The signs of Peripheral Artery Disease vary from each person based on age, weight and lifestyle choices, and there is only about a 50% chance that you will experience noticeable symptoms. These symptoms are almost always caused by a reduction in blood flow to your leg muscles, and this can vary based on which artery is affected and to what extent your blood flow is restricted.
The most common symptom of PAD is pain in one or both calves, thighs, or hips. Intermittent pain usually occurs while walking or climbing stairs, and this is because the need for oxygen rich blood increases during these activities and other exercises. This pain is called Claudication.
Leg cramps can be fairly common, but cramps that start with exercise and subside when you rest is most likely due to claudication. When the blood vessels in your legs are completely blocked, you might even experience pain at night or in your sleep. It usually is a dull, cramping pain. It may also feel like a heaviness, tightness, or tiredness in the muscles of the legs.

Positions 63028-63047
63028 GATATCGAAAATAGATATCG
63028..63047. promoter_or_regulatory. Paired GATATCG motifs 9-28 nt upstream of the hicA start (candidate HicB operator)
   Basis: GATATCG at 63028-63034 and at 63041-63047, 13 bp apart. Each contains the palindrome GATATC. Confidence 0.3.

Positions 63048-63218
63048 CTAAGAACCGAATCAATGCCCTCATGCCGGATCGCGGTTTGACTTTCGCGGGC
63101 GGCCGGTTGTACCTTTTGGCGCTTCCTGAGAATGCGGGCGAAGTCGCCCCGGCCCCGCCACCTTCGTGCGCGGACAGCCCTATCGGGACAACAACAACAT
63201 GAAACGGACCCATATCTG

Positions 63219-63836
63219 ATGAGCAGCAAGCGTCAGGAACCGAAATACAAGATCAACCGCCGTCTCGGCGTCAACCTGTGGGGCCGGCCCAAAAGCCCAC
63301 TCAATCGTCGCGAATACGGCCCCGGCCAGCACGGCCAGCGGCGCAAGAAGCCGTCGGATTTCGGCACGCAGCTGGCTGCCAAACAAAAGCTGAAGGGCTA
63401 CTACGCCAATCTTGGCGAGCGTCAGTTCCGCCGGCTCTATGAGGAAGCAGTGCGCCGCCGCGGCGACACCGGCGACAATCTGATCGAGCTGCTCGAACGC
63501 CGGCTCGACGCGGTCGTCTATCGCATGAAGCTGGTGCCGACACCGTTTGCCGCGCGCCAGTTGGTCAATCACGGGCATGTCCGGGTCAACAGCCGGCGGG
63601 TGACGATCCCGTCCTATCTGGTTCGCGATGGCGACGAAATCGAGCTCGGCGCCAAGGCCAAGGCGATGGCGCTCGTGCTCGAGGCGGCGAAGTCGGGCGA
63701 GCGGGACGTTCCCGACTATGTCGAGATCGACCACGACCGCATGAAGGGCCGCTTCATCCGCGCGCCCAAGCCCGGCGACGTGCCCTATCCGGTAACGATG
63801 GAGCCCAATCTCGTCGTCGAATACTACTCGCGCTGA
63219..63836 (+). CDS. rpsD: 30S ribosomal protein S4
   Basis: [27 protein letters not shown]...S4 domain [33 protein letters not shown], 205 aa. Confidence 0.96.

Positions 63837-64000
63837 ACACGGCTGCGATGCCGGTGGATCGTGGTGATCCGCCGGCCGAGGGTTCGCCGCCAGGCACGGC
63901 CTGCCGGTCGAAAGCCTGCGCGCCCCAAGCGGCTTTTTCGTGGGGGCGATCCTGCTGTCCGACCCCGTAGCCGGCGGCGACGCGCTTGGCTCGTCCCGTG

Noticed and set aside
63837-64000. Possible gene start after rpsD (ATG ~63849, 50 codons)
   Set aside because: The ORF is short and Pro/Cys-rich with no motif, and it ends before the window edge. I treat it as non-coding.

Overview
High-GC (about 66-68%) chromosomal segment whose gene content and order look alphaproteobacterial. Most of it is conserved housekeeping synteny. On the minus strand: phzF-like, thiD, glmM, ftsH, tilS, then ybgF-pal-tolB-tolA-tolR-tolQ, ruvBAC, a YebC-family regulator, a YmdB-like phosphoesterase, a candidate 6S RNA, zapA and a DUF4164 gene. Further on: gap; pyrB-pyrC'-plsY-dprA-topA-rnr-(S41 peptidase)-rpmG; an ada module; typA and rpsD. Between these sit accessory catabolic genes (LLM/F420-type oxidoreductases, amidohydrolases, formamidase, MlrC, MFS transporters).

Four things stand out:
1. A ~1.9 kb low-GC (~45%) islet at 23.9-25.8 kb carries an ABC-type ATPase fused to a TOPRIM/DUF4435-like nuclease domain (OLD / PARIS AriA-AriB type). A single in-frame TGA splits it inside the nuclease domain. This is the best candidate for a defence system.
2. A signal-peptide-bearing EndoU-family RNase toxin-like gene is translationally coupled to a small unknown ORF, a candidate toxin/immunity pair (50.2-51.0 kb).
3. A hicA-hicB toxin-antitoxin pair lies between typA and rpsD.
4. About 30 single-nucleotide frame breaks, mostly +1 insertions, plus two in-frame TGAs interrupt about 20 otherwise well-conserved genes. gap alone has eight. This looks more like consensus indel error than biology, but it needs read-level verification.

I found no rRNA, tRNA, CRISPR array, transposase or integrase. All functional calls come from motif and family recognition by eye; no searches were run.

Other signs and symptoms of PAD include:
Numbness or tingling, and weakness in your legs
Burning or aching pain in your feet or toes
Dull pain in your buttocks
One or both legs or feet feel cold or change color
Impotence or the inability to maintain an erection
Lingering sores on your leg or foot, or loss of hair
Because the signs of PAD can be easily overlooked, or excused as tiredness or fatigue, it is important that you’re mindful of experiencing more than one of the symptoms at the same time or a collection of symptoms over time.
Peripheral Artery Disease can be effectively treated when diagnosed early and properly. Make your appointment at Vascular Intervenional Group today if you’re feeling at risk, or to put your mind at ease.